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A person's math and reading abilities in early childhood influence how successful they are as adults, a new study contends.
Researchers examined data from more than 17,000 people in England, Scotland and Wales who are part of a long-running study on child development and have been followed since they were born in 1958.
People who had higher reading and math skills at age 7 had higher incomes, better housing and better jobs at age 42. For example, reading ability one level higher as a child was associated with about $7,750 more annual income as an adult.
The link between math and reading ability as a child and success as an adult was independent of intelligence, education and socioeconomic status in childhood, according to the study, which appeared online recently in the journal Psychological Science.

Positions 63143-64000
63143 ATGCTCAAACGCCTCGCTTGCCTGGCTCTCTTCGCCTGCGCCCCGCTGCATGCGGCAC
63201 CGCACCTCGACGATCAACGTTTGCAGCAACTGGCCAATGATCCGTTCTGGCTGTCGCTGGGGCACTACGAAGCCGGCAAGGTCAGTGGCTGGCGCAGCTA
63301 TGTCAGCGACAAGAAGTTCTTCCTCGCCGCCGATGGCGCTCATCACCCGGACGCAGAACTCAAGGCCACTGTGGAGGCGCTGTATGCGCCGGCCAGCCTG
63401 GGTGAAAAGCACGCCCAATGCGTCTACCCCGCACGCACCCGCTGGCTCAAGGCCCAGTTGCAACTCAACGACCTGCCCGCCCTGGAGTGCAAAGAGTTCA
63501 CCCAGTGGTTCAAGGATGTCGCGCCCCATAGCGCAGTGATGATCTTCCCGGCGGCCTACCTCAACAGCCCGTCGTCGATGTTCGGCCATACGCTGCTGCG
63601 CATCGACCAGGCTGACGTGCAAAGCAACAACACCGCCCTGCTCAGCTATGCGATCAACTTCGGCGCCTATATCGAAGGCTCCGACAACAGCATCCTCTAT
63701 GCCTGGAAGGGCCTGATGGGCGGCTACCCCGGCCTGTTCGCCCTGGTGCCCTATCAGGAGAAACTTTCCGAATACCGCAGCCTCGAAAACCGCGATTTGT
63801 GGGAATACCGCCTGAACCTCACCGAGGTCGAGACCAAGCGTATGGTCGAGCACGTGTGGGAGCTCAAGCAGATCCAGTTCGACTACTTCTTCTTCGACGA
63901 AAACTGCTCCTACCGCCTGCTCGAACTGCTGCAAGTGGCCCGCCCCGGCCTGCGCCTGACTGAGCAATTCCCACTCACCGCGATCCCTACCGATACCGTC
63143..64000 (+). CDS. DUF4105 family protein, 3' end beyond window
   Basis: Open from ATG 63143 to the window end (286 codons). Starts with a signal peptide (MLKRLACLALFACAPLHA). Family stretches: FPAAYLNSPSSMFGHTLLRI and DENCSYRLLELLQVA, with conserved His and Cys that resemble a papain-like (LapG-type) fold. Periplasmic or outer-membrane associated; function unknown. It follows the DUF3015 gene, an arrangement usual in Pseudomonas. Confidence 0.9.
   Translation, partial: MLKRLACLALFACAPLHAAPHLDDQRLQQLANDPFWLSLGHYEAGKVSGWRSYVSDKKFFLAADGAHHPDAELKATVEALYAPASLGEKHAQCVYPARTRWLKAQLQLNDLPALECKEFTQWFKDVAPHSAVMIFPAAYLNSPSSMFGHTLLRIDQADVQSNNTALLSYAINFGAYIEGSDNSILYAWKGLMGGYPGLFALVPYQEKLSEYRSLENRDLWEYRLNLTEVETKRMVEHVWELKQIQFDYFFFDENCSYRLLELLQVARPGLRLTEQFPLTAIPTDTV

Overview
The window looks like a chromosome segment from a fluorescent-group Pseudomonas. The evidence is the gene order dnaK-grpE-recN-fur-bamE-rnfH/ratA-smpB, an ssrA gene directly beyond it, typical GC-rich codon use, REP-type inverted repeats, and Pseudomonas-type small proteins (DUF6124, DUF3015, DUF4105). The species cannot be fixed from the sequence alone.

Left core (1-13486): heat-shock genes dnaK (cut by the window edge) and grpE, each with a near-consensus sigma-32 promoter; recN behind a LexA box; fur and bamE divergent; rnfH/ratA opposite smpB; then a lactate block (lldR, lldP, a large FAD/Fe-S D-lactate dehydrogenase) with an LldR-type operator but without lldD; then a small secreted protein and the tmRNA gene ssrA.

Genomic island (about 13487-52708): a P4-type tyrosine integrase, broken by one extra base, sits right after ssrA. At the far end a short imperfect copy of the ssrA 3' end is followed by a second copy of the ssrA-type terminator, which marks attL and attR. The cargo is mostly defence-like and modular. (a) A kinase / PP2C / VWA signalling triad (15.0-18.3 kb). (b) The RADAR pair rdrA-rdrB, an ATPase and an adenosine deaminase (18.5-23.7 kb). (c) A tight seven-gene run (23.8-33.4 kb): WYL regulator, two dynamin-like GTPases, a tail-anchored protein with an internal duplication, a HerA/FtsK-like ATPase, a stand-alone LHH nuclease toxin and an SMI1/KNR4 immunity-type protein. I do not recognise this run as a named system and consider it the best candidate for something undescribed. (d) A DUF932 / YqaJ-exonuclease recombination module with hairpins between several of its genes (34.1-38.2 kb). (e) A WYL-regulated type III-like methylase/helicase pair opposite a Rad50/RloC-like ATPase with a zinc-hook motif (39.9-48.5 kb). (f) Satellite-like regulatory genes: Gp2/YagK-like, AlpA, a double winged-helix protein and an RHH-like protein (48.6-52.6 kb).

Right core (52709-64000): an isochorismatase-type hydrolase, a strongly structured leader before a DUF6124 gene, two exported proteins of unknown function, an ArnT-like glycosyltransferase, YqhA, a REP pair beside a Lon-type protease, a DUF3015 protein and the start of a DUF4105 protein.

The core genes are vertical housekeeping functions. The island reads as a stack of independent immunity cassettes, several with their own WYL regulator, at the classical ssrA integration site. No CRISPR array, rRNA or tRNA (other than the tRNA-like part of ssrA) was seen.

"These findings imply that basic childhood skills -- independent of how smart you are, how long you stay in school or the social class you started off in -- will be important throughout your life," wrote study authors Stuart Ritchie and Timothy Bates, psychological scientists at the University of Edinburgh.
They added that genes may play a role in the findings.
"Genes underlie many of the differences among children on all the variables we've looked at here," they said. "The genetically controlled study using twins that we're conducting now should allow us to separate out genetic and environmental effects."
While the study found an apparent link between early learning mastery and success later in life, it did not prove that a connection exists.
The Nemours Foundation explains how parents can help children who are reluctant readers.